Figure 18.12  The application bundle

The application bundle

You can load files from the application’s bundle at runtime. To get the full path for files in the application bundle, you need to get a pointer to the application bundle and then ask it for the path of a resource.

// Get a pointer to the application bundle

NSBundle *applicationBundle = [NSBundle mainBundle];

// Ask for the path to a resource named myImage.png in the bundle

NSString *path = [applicationBundle pathForResource:@"myImage"

                                             ofType:@"png"];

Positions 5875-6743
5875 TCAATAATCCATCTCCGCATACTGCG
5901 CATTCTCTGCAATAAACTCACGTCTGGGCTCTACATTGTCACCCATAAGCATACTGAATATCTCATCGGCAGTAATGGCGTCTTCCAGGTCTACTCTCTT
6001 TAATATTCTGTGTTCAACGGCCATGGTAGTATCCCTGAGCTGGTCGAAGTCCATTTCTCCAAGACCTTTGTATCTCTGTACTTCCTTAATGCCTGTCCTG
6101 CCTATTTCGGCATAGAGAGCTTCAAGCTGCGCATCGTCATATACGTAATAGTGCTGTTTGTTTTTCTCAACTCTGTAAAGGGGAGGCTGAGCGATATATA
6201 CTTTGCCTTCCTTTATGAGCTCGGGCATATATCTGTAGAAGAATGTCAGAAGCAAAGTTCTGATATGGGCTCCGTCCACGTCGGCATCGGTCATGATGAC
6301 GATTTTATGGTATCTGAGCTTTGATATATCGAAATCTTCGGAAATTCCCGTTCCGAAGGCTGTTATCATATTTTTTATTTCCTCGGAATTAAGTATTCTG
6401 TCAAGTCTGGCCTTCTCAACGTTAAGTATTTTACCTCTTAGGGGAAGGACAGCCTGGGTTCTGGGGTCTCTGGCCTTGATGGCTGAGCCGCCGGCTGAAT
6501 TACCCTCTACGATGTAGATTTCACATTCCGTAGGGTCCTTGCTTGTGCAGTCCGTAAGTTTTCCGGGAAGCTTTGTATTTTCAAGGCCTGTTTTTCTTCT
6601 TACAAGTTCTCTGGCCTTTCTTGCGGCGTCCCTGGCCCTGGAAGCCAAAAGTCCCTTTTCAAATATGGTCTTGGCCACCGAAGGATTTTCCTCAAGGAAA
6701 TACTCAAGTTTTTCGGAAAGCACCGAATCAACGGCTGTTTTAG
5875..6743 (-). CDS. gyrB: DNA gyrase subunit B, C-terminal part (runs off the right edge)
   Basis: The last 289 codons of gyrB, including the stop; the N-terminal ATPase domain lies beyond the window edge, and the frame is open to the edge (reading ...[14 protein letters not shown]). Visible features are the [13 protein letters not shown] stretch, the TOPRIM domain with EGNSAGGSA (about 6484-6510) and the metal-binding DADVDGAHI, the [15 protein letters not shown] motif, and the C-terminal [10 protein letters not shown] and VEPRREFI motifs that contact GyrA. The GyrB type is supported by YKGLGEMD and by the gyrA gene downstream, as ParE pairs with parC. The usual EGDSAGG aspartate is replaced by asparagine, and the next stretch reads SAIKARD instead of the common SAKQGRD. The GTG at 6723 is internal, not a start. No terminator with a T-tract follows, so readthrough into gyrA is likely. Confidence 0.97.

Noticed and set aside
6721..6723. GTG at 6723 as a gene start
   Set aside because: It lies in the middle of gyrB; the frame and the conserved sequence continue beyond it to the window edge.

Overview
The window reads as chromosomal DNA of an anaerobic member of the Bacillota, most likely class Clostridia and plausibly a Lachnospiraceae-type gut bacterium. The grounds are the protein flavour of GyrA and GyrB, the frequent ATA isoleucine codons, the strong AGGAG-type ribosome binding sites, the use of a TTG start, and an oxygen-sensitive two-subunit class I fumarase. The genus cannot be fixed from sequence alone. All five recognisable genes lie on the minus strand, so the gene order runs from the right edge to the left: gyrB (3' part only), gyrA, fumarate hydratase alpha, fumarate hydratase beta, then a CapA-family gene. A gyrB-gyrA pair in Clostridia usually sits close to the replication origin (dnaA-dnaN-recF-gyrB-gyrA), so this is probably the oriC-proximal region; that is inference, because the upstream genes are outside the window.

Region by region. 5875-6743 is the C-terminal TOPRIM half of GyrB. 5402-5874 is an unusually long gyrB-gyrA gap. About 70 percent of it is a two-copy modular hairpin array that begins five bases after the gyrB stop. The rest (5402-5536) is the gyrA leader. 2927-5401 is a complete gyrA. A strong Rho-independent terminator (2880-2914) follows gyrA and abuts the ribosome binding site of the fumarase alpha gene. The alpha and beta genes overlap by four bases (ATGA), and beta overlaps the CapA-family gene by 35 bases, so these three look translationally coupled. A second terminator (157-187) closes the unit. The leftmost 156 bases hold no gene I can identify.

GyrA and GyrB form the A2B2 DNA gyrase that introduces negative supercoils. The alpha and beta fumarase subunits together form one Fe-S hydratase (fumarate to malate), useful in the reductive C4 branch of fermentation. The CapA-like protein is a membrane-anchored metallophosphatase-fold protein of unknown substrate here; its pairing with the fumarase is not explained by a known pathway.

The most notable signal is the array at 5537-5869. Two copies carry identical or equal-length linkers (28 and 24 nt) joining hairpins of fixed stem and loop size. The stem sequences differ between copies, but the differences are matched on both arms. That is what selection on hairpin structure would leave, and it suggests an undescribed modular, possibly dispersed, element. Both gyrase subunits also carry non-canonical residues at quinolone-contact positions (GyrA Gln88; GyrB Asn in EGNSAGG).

If you ask for the path to a file that is not in the application’s bundle, this method will return nil. If the file does exist, then the full path is returned, and you can use this path to load the file with the appropriate class.

Also, files within the application bundle are read-only. You cannot modify them nor can you dynamically add files to the application bundle at runtime. Files in the application bundle are typically things like button images, interface sound effects, or the initial state of a database you ship with your application. You will use this method in later chapters to load these types of resources at runtime.